The title, while unorthodox, is fitting for this post about various football stuff. I think I’ll kick off my post with a quarterback discussion (no, this is not a rant about Aaron Rodgers isn’t the greatest ever… that comes later)
Andrew Luck, in his third year in the league, was recently displaced for the league lead in touchdowns after leading it for almost the whole year, and holds a solid lead in yards. At this point in the season, when projected totals are rather fair, Luck is on pace for 45 touchdowns and 5420 yards. Since no one else seemed to notice, that’s incredible. I know a whole buncha QBs who would be pretty happy with those numbers. Take Tom Brady for example. His best season was 50 TDs and 4806 yards, with his second best coming in at 5,235 yards and 39 TDs. So Luck is having a season that would be Brady’s second best season ever. Not only this, but look at two of the other greats of this era, Peyton Manning and Aaron Rodgers. At this current pace, Manning only has two better seasons throughout his entire 17 year career, his record breaking ’04 and ’13 seasons. This estimated yardage is far more than Rodgers has ever thrown for, and ties Rodgers’ highest touchdown in a single year. Not to mention, all this analysis is just with looking at Luck on an equal level as the other greats.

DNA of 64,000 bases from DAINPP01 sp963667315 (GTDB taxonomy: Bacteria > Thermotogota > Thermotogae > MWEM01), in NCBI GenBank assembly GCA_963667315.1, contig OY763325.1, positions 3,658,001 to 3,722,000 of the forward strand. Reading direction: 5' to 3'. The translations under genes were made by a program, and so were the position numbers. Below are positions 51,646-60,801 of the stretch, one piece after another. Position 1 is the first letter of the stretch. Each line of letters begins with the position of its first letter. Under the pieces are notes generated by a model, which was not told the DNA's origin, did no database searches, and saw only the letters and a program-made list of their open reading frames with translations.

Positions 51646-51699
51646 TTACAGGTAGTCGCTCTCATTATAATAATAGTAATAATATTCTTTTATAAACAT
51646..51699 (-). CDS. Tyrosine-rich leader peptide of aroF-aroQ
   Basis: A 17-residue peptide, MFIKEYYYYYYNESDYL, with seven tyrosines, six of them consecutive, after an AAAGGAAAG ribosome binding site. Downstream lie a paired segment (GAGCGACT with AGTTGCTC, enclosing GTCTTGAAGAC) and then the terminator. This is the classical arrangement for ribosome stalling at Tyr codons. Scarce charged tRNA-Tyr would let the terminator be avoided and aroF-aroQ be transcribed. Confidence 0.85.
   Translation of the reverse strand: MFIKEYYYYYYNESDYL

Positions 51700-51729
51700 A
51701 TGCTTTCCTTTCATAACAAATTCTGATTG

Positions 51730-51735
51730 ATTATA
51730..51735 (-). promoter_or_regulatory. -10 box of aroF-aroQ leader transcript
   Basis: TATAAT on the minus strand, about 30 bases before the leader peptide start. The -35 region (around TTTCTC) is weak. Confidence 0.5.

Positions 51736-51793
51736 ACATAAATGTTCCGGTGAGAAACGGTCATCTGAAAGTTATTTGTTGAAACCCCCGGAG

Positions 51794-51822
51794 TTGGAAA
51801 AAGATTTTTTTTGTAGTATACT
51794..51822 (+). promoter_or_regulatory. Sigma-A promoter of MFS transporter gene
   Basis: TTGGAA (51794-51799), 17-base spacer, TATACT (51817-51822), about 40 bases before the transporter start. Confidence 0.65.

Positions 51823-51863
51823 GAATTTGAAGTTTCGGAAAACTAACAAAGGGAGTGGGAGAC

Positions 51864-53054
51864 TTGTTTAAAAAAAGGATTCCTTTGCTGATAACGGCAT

The significance of that last line is this: this is just Luck’s third year in the league. There has only been one quarterback in NFL history that has been this good this fast: Dan Marino. Marino is considered somewhat of a dark horse candidate for greatest quarterback of all time because he never won a superbowl, but he had stats for most of his career that would make any passer in this golden age of passing happy. In his second year, Marino broke the records, throwing 48 touchdowns and 5,084, records that stood for 20 and 27 years, respectively. While it isn’t a sure thing that Luck will throw his way to records that stand for 20 years or more, he is certainly going to make his mark in the record books at some point in his career.
Next on the list is Aaron Rodgers, the consensus greatest QB ever of ESPN and sports pundits everywhere. Rodgers boasts one of the best arms in the league, great mobility, pocket presence to go along with being one of the most accurate passers in the game. He certainly has all the makings of a perennial MVP and Superbowl caliber quarterback. But is he truly the greatest ever? One of the most popular things to see this year is a quote from Mike McCarthy, where he said that Rodgers is a better player now than he was in 2011, the year he won MVP and set record for “Quarterback Rating” for a year. There are a few problems with this.